lec07.solvent_select

lec07.solvent_select - Solvent Selection for Separation...

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Solvent Selection for Separation
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SOLVENT SELECTION FOR SEPARATION Processes Requiring Solvents Extraction Partition Fractional Crystallization Extractive Distillation Liquid Chromatography Gas-Liquid Chromatography
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SOLVENT SELECTION FOR SEPARATION “Peripheral” Properties of the Solvent Factors that usually don’t affect efficiency of the separation but are of interest Synder defines a solvent “as either a pure compound or a mixture of pure solvents.” Binary and ternary solvent mixtures afford a wider range of solvents to choose than pure solvents
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PERIPHERAL PROPERTIES Boiling Point Properties Easily evaporated or removed bp 10-50 C higher than the temperature of separation Minimize accidental evaporation Diethyl ether Volatile samples – fractional distillation to remove solvent or sample Boiling pt. (bp) Normally select a solvent with bp above that of the operation. Which distillation technique would you not want the above property?
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PERIPHERAL PROPERTIES Viscosity Low viscosity solvents preferable (General rule) Liquid chromatography = poorer separation Low viscosity coincides with low bp Exceptions: very polar solvents (alcohols) & compact molecules (cyclalkanes, aromatics, CCl 4 ) Low viscosity enhances diffusion which speed separation Viscosity of a solvent mixture is usually intermediate between those of the pure solvents, ie binary mixture A & B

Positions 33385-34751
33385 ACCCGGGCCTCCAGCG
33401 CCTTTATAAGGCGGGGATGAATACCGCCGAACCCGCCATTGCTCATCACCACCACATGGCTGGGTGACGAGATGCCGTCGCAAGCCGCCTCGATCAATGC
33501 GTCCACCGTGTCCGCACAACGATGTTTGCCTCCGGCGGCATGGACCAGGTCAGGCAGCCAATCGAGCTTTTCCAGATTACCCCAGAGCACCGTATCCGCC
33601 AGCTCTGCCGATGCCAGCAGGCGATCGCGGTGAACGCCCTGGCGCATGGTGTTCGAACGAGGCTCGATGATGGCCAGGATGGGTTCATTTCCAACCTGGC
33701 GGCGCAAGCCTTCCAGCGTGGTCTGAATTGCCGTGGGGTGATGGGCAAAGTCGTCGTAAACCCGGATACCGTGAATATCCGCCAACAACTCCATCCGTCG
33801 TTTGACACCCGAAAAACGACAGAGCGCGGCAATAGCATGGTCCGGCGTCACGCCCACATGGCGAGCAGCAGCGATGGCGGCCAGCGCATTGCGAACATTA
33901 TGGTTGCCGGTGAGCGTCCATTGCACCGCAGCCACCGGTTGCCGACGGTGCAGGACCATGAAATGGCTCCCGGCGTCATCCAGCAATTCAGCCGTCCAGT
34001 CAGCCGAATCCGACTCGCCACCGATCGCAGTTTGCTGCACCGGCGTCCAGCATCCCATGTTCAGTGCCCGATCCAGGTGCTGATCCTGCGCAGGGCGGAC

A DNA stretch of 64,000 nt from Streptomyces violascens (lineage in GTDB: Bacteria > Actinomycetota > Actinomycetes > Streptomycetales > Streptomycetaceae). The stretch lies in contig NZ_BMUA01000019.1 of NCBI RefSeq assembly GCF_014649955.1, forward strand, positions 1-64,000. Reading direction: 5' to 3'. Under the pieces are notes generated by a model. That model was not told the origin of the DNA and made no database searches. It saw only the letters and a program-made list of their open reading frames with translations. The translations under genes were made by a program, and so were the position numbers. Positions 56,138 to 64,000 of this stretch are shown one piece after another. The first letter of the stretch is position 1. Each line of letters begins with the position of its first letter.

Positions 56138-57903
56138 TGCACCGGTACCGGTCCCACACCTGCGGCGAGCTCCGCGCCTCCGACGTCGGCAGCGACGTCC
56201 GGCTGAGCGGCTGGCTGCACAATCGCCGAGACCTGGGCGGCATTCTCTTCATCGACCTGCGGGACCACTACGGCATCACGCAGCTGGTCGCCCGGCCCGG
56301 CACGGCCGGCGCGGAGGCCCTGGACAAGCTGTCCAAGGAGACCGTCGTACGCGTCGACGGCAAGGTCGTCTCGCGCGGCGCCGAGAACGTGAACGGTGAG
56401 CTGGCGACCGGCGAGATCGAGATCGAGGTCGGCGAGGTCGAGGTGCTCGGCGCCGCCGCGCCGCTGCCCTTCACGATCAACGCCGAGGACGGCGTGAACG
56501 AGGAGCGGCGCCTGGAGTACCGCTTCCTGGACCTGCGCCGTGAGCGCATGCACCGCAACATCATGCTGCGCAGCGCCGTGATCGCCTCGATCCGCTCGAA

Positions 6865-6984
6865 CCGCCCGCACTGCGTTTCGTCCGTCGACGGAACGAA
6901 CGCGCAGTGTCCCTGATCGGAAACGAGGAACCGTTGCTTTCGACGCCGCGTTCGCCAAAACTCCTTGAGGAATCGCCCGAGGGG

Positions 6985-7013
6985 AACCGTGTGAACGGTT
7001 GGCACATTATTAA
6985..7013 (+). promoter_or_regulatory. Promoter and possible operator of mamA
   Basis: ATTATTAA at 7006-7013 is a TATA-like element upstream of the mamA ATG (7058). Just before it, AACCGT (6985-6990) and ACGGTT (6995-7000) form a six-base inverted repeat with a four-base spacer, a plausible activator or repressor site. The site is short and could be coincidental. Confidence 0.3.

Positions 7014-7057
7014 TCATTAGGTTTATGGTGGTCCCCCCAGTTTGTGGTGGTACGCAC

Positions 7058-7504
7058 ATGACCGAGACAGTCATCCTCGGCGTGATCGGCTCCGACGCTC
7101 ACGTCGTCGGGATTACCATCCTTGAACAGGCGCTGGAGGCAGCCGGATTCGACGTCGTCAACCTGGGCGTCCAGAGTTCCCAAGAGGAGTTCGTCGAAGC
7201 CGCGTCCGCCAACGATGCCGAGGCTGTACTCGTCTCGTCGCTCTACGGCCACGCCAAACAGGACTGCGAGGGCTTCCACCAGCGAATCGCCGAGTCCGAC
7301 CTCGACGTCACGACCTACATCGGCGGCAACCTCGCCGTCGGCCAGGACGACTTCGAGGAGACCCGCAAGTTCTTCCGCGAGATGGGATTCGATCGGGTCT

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Take home – it is possible to use a viscous solvent when in a mixture Peripheral Properties Viscosity of Mixtures η =( η a ) xa ( η b ) xb
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PERIPHERAL PROPERTIES Viscosity of Water-Organic Solvent Mixtures
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PERIPHERAL PROPERTIES UV Cutoff -Solvent may interfere with detection Appendix A shows minimum UV cut off for solvents Solvent Properties Affecting Detection What solvents might be poor choices for use with UV detection?
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PERIPHERAL PROPERTIES Refractive Index Maximize differences in refractive index between sample and solvent (Appendix A) Solvent Properties Affecting Detection Note the relatively small differences What does this mean in relation to detection?
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PERIPHERAL PROPERTIES Specific Element Content Common Gas Chromatography Detectors: Method Element Solvent Electron Capture Cl Chloroform Flame Thermionic N Acetonitrile Flame Photometric S Dimethyl Sulfoxide Solvent Properties Affecting Detection
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SOLVENT MISCIBILITY CHART Peripheral Properties Appendix C in your notes
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Toxicity Flammability Reactivity Cost Disposal PERIPHERAL PROPERTIES
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FACTORS AFFECTING SOLUBILITY AND SEPARATION If the two solvents are immiscible, they can be shaken together and they will separate. If an analyte represented as ‘x’ is placed in one of the solvents before mixing, where will the analyte be after mixing?
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Cx,a, Cx,b, concentration of solute x in solvents A & B; R, gas constant (1.99 cal/ o
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lec07.solvent_select - Solvent Selection for Separation...

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